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In 2009, Manchester United lost to Barcelona in the Champions League final and were utterly outclassed, sparking endless debate about how far English football and its most successful exponents had fallen behind Europe's best.
In 2011, Manchester United lost to Barcelona in the Champions League final and were utterly outclassed, sparking endless debate about the failure of English football and its most successful exponents to learn any lessons from 2009.
In 2013, Manchester United have lost to Real Madrid in the Champions League knock-out stages and they can seethe and stew about the decision of a referee. Any debate about English football and its most successful exponents will be silenced by the name of Cuneyt Cukir.
If I were a Manchester United fan, I would be much happier in 2013 than in 2009 or 2011. If you are going to lose the biggest game of your season, you're far, far better being left with a sense of injustice than a sense that you are being left behind.
Prior to kick-off, all discussion centred around Sir Alex Ferguson's team selection - specifically the decision to leave out Wayne Rooney and play Nani and Ryan Giggs in wide roles with Danny Welbeck given responsibility to a) stop Xabi Alonso and b) burst past Robin van Persie.
At that juncture it seemed inevitable that we would be spending the rest of the week talking about the folly or the masterstroke of that selection. After all, history is written entirely by the victors. The exception to the rule is in the case of perceived injustice, when history is written by the aggrieved. Cukir's intervention means those 56 pre-dismissal minutes remain in stasis forever as an unqualified success and Ferguson as the man with the masterplan.
After all, it was working. Welbeck had stopped Alonso and, but for the small matter of being distinctly average in front of goal, could have been rewarded with at least one strike. Giggs was excellent and caused Real problems with his deliveries and dilligence, while it was Nani's persistence that forced Sergio Ramos into the own goal that gave United the lead. They were disciplined without the ball and just about incisive enough when afforded the space to counter-attack.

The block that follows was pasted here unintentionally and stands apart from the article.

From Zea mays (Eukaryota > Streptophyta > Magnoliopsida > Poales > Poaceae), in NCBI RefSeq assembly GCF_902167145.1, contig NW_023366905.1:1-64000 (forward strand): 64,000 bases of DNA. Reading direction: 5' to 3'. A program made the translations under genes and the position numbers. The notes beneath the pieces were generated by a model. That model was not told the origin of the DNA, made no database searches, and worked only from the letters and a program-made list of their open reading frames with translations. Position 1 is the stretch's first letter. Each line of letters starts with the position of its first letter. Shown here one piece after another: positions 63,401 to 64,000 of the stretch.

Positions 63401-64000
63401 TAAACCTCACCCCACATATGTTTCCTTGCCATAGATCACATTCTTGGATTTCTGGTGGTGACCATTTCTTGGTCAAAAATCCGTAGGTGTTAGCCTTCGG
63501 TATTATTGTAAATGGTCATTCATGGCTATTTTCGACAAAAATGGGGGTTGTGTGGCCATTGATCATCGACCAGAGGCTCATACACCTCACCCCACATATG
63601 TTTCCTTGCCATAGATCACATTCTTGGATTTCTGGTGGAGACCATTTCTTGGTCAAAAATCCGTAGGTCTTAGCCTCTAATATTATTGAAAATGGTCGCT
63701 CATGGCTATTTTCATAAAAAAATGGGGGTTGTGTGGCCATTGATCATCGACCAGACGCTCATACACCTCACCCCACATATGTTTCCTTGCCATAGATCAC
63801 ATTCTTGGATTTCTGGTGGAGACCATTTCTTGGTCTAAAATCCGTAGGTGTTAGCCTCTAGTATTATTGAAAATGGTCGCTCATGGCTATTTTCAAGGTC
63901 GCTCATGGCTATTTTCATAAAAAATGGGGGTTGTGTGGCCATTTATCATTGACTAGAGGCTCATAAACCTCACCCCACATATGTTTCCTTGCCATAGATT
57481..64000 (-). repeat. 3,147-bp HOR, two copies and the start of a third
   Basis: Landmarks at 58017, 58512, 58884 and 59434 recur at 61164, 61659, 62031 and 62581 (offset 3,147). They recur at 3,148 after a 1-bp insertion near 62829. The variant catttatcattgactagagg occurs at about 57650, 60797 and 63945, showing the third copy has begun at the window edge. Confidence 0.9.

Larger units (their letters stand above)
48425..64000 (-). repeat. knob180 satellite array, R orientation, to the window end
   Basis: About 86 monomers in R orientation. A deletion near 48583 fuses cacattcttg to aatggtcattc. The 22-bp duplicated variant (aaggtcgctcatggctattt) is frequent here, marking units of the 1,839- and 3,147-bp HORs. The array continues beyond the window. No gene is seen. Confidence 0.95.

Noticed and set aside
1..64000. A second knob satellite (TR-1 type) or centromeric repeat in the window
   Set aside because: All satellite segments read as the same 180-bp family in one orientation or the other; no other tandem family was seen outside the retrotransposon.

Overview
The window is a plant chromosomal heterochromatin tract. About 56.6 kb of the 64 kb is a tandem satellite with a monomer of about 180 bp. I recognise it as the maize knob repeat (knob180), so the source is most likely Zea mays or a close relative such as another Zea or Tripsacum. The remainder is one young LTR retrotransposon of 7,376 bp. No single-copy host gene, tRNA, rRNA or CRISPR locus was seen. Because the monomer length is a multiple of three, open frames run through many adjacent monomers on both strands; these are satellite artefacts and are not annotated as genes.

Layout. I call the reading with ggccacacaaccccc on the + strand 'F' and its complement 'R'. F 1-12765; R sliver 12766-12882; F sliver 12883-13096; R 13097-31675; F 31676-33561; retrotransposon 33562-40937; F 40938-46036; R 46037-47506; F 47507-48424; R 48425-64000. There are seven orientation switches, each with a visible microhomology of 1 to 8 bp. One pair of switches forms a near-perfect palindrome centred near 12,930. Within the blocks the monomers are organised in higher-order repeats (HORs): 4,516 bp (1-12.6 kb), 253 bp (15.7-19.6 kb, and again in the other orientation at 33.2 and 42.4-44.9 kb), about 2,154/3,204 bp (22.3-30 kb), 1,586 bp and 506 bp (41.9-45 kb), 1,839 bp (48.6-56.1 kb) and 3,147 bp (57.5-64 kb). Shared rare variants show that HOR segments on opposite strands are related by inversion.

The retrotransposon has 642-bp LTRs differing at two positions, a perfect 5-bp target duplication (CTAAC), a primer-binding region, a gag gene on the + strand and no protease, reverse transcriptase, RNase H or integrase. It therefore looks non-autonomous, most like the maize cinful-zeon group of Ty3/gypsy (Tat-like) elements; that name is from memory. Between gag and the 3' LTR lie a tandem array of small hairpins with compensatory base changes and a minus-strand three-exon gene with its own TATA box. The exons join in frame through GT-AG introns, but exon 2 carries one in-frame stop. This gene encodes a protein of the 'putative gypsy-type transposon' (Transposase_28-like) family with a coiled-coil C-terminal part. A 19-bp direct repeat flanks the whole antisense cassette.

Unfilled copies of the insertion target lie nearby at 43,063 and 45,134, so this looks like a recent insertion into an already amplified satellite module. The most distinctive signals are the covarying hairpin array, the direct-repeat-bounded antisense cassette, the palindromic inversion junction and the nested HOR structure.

We will never know whether an 11-man United could have maintained that level of concentration for another 34 minutes. We will never know whether Luka Modric would have always come off the bench and found space to operate. Equally, we will never know whether United - with firepower in reserve - would have always had an answer.
All those questions disappeared in the second Cukir waved an unlikely red card and the 11 or 12 minutes it took Real to score twice against a shellshocked United. It will forever be the famous victory ruined by a referee.
"Irrespective of the decision, the best team lost," said Jose Mourinho after the game. The second you heard those words once, you knew that you would be hearing them many, many times more from the mouths of United fans. Eventually they will taste a whole lot sweeter than any words said after defeats in 2009 or 2011.
Beautifully put. To paraphrase Skakespeare, 'Being shafted is such sweet sorrow'.- giggsaldo